Technetium 50mm Lucite Cube

Technetium.JPG
Technetium.JPG

Technetium 50mm Lucite Cube

14,995.00

Without a doubt the crown jewel of our collection is this unique bit of the synthetic element technetium.  

Ever since the first versions of Mendeleev's table came out, 19th century chemists were mystified by a hole smack in the middle of the chart. The hunt for Element 43 dragged on for many years until it was finally confirmed in 1936 - but only spectroscopically. The chemistry world would have to await several more years before the first macroscopic quantities of the pure metal became possible.

Every gram of coveted uranium-235 that is burned to make energy leaves nearly useless technetium in its wake; thus stuffing the back lots of nuclear power plants with so many unwanted drums of this and other radioactive waste. What little commercial demand for the element there is - as a diagnostic tracer in medicine - is fulfilled by a fast decaying isotope that comes as a byproduct of nuclear power generation.

But make no mistake. For all the literal tons of technetium sitting out there somewhere nary a dust speck's worth of it is available to John Q Public. With exactly two point six jillion government regulations controlling the supply, transportation and ownership of radioactive waste in general it is all but guaranteed that nearly every atom of the metal stays out of the hands of the public (which is actually a good thing come to think of it).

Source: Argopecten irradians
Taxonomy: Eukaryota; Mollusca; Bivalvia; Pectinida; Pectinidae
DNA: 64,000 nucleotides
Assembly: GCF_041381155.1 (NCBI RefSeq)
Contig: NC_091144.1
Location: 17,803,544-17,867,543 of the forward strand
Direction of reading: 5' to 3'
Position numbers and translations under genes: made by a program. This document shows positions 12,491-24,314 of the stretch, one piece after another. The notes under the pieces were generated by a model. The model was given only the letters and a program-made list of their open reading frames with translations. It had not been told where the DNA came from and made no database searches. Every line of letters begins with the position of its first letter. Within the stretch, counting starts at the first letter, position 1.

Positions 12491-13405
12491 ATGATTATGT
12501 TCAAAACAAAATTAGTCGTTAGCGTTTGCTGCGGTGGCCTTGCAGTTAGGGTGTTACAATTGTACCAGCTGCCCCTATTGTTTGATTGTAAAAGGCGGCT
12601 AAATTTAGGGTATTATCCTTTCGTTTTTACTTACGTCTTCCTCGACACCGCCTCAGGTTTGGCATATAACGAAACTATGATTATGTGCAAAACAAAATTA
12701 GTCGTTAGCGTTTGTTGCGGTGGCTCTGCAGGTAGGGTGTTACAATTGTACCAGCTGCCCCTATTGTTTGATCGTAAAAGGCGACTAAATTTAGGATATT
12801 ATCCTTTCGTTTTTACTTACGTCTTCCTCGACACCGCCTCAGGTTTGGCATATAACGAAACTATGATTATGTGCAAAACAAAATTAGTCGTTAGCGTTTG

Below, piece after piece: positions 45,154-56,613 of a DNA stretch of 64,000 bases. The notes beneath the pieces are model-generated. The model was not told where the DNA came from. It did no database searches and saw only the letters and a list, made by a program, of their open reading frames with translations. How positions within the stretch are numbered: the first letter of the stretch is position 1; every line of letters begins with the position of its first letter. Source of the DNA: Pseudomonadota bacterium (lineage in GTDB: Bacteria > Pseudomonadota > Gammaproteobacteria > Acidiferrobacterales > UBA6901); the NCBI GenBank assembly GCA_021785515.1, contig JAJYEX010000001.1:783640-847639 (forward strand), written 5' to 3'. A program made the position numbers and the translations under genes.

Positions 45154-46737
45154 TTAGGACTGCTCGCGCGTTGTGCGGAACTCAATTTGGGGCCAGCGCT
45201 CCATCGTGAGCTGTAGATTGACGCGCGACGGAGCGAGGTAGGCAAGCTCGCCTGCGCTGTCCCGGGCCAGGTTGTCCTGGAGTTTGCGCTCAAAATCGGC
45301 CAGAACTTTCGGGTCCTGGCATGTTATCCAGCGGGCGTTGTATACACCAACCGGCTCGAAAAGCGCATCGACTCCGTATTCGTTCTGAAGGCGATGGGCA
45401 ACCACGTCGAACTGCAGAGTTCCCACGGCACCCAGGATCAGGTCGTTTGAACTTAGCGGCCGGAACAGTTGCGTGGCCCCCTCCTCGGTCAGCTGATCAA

A very unique exception provided us with a rare loophole when our source was able to procure a small amount, we're told, as a souvenir during a scientific conference held in East Germany in the early 1980's. It is hard to underestimate the exceptional opportunity this chance encounter has provided for a 21st century element collector. To be sure, what is on offer here is a tiny - barely visible - amount of the rolls-off-your-tongue compound tetraphenylarsonium pertechnetate with formula (C6H5)4AsTcO4 and which is 11% by weight of the very stable isotope Tc99. The sample comes laid on a sliver of specially prepared aluminum which is then encased in a glass vial and finally embedded in our 5cm block of Lucite acrylic ready for display.

A seriously once-in-a-lifetime opportunity for the ultimate collector of scientific curios!

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